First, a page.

Episcopal Relief & Development is partnering with the Episcopal Diocese of Los Angeles to provide emergency support to help the most vulnerable impacted by the wildfires spreading across Southern California
OpUSA remains committed to providing relief and recovery to communities impacted by all recent fires.
Direct Relief responds each year to wildfires throughout the Western U.S., including the series of devastating fires burning in its home state of California.
Give.org is the website of the BBB Wise Giving Alliance
CharityWatch announces a list of highly efficient and accountable charities involved in efforts to provide assistance to victims of the California wildfires.
EMERGENCY UPDATE: @LAFDFoundation needs your help. We’re requesting donations at http://supportLAFD.org to provide hydration backpacks for @LAFD firefighters working tirelessly to contain the fires across Southern California. Any amount of money you can spare makes a difference.
There are two common questions you may be asking yourself:
Q) Why can’t I just drop off bags of clothes and other things I think would help someone?
A) Donation centers appreciate the heart-felt gestures people make to help others in unfortunate circumstances, but the reality is they often get mounds of things they just can’t use and then have to pay to get rid of them. So it’s best to check and see what they need before you make the trip to donate.
Q) Why shouldn’t I go into a disaster area to help?
A) Many reasons, the first of which is your safety. There are hazards you likely are unaware of. Also, too many people traveling into the danger zone causes unwanted and unnecessary obstacles for response and recovery workers.
California Community Foundation: The California Community Foundation’s Wildfire Relief Fund supports intermediate and long-term recovery efforts for major California wildfires, as well as preparedness efforts.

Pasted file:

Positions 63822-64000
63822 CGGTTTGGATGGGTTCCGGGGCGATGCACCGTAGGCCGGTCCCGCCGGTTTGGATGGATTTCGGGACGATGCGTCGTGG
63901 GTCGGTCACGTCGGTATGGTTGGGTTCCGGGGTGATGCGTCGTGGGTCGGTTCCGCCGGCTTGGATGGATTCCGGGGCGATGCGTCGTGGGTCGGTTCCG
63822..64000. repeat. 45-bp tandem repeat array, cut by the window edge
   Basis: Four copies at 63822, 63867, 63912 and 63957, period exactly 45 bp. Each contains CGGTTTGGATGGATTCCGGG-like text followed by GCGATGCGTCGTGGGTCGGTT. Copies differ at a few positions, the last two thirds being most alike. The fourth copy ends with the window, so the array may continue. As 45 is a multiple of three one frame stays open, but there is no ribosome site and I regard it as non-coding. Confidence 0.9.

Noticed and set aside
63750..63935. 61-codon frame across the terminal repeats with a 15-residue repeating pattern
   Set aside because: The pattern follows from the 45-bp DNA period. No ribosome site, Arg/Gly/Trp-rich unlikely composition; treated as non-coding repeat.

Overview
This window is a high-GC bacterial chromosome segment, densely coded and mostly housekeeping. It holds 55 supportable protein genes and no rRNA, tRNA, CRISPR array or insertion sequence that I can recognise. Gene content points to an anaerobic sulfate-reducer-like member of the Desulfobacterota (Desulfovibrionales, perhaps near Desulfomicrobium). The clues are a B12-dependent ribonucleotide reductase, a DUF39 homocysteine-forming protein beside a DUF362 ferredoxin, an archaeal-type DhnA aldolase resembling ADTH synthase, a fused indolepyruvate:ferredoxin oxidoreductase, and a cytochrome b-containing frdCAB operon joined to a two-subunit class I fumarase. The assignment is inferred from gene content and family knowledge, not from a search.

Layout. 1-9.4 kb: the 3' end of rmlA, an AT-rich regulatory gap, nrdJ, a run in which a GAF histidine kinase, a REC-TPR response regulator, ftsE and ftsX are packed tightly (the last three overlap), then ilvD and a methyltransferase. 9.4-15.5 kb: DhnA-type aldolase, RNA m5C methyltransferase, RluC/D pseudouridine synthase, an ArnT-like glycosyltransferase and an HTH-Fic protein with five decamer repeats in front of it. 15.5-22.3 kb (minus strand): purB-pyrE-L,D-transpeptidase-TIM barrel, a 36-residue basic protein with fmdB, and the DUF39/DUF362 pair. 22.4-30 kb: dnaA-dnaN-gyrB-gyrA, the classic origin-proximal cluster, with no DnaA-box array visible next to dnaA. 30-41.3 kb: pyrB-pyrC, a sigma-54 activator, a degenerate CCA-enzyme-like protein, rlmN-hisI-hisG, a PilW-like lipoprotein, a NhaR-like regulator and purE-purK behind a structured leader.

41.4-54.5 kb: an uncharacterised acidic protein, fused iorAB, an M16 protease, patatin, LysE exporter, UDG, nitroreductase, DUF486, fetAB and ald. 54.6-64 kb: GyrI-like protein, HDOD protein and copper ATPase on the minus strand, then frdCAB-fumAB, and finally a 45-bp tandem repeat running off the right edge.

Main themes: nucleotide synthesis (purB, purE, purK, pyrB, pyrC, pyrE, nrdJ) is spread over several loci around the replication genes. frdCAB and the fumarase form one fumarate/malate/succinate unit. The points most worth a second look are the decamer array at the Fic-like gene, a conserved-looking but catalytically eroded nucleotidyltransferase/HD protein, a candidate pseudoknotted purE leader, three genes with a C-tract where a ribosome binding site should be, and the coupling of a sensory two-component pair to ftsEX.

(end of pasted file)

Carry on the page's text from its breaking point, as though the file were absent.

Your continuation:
GoFundMe has created a list of verified campaigns that are raising money for those impacted by the Carr Fire. Donors can send money to help families, residents and firefighters.
Facebook has launched a crisis response page for those affected by the fires in Northern California. Users can create public posts on the page to request, find or offer help. They also have the option to donate money directly to relief efforts such as GlobalGiving.
The Wildfire Firefighter Foundation is accepting donations to help families of firefighters killed in the line of duty and to assist injured firefighters and their families.
CNN’s Impact Your World initiative has created a page to collect donations that will go toward seven organizations working on helping the victims of California’s wildfires. The organizations include The Community Foundation Sonoma County, Convoy of Hope and Direct Relief.
The Firefighters Charitable Foundation accepts donations to support volunteer fire stations, and helps wildfire victims.
NorCal: Camp Fire
In-kind Donations: Collection Center, Oroville Municipal Auditorium, 1200 Myers, Oroville
Families Coming to Shop: Distribution Center, Hope Center, 1950 Kitrick Ave, Oroville
For In-kind Donations with Tractor Trailer Deliveries: 2850 Feather River Blvd., Call Todd at 530-282-6750 for delivery arrangements
- The Butte County Fairgrounds in Gridley need these donations: New towels, and new clothing in all sizes, including shoes, undergarments, sweatshirts and bras. They do not currently need food or water.